Jan 06,2018 – JORDAN TIMES –
The declared intention of the UN High Commissioner for Human Rights HH Prince Zeid not to seek another term at the end of his first term of office in August 2018 did not take many by surprise since it coincided with signals from several quarters including some of the major power brokers in the UN system against extending his term.
It is highly unusual for a UN High Commissioner for Human Rights to serve only one term but converging circumstances from both sides of the equation have unhappily led to this conclusion.
For starters, Prince Zeid had his sight set first on something higher, namely the post of the UN Secretary General that was finally “given” to the previous S.G. Ban Ki-moon. The UN major policy makers did not want to rock the boat too much within the international organisation and decided then on Ban because his stewardship of the UN was expected to be smooth sailing.
Ban was viewed as a bridge builder between nations and that was what he turned out to be. Prince Zeid has strong ideas on issues and is not the kind that world bend backward to accommodate the big five within the UN or any groups of nations within it. The prince is not the expedient kind by nature when it comes to making major policy issues. For this trait, he had to pay the ultimate price of losing a bid for another term in office.
To be sure, Prince Zeid ruffled feathers among many countries during his first term of office including within the Arab and Muslim states on issues such as the so-called LGBT kind. The personal traits of the prince prevented from enjoying flexibility on issues that divided religions and cultures.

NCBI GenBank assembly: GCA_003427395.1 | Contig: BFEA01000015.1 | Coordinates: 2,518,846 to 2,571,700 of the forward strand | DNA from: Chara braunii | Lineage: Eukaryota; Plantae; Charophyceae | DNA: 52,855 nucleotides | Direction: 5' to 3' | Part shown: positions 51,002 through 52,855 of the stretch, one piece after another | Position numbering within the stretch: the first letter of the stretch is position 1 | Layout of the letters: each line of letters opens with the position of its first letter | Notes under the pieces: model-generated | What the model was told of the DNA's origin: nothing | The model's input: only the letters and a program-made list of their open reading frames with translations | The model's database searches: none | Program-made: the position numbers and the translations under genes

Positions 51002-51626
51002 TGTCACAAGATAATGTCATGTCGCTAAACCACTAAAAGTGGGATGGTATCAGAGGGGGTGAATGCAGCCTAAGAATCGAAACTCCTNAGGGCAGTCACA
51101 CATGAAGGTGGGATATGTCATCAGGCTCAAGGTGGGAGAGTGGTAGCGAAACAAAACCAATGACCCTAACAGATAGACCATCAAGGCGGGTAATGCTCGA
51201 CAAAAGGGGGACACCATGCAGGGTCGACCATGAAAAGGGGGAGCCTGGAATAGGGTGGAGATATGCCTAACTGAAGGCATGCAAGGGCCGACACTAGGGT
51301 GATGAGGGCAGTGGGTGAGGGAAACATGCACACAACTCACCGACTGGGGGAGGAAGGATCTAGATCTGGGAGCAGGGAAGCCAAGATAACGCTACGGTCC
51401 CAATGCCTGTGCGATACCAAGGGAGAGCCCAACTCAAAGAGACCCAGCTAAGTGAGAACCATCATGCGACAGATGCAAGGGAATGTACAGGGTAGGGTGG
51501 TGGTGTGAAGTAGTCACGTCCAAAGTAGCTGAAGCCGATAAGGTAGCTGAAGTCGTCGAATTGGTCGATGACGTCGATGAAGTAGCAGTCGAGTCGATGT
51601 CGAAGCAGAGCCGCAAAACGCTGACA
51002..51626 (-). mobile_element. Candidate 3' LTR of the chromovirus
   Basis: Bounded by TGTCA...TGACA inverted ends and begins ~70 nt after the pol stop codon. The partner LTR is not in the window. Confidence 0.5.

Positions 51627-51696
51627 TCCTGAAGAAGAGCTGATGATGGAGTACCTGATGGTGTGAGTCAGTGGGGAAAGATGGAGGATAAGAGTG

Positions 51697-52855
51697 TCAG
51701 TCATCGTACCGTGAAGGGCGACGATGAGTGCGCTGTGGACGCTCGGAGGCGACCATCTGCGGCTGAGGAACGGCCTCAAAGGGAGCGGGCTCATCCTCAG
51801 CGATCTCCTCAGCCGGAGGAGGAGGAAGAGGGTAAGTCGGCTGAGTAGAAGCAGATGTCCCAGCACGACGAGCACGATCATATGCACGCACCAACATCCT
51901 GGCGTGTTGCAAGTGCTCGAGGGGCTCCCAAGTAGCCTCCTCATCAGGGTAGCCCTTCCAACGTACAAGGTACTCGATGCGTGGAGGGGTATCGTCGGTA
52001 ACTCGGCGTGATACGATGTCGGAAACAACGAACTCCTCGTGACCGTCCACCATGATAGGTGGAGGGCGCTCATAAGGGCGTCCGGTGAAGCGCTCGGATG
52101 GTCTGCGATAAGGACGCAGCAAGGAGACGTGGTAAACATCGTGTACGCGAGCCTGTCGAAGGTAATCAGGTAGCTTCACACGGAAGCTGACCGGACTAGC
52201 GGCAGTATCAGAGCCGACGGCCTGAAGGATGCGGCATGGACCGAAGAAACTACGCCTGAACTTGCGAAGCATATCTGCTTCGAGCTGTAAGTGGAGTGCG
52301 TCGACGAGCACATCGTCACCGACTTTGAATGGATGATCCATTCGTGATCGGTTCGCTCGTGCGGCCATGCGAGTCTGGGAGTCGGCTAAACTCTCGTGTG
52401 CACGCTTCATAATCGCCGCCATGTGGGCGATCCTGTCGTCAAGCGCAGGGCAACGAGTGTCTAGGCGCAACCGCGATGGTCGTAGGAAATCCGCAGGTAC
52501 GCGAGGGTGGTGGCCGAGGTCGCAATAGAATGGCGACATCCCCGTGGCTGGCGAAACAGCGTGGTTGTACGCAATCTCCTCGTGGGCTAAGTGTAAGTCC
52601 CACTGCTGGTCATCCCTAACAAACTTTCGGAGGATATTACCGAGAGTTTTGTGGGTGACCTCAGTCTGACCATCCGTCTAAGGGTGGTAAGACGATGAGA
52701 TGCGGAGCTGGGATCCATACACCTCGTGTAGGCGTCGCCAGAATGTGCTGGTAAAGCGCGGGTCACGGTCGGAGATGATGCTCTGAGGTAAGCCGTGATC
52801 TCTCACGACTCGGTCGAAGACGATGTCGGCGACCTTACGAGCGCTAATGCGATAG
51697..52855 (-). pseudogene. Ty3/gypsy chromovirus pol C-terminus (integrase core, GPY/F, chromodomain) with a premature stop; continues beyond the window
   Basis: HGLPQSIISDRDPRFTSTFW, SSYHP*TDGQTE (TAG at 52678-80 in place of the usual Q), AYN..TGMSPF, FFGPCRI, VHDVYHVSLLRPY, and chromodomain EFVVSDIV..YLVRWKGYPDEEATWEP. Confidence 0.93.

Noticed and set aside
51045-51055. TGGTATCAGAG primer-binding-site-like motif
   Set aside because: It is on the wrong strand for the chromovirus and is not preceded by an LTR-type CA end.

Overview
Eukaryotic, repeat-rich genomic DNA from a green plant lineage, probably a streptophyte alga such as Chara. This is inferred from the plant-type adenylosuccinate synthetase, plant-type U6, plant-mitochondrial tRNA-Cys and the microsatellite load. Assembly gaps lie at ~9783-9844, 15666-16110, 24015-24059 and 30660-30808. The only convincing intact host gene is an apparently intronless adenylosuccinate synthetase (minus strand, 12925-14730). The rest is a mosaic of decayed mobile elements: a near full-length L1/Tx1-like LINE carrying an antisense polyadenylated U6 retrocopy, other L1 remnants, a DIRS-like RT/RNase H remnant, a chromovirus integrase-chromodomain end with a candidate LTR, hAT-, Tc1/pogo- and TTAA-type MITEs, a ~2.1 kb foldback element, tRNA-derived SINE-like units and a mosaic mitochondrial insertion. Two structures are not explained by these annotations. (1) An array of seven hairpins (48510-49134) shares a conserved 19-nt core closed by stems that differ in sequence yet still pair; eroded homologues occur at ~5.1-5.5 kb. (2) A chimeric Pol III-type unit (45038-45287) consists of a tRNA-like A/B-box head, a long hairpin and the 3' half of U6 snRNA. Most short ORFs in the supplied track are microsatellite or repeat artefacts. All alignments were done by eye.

For him what is right from the international perspective is right for all other countries irrespective of their sensitivities. This perspective turned many of his previous supporters into foes during the last three years of his term of office. Locking horns with major powers especially with the US. Russia and China, for example on key human rights concerns, are no way to stay in office within the UN system for long.
This is a no-no as the international community knows only too well. The record of the prince suggests also that he is given to concentrate on high-profile human rights issues at the expense of, for example, economic, social and cultural rights which are very critical for the developing nations. Non-sensational human rights concerns were often downgraded by his office.
Unfortunately also for the prince, his management style ruffled many feathers among his staff as well. He was repeatedly perceived as exercising favouritism among his staff even at the expense of quality and good judgement.
The high commissioner dislikes by nature those who lock horns with him on management or policy issues and he is not the kind who forgets or forgives those who stand in his way. Yet the road before him still offers new opportunities now that he has mellowed a bit here and there.
The prince is still young and energetic and if he can only bend some of his own personal rules and traits, the years ahead can be full of even greater opportunities. He surely desrves that much.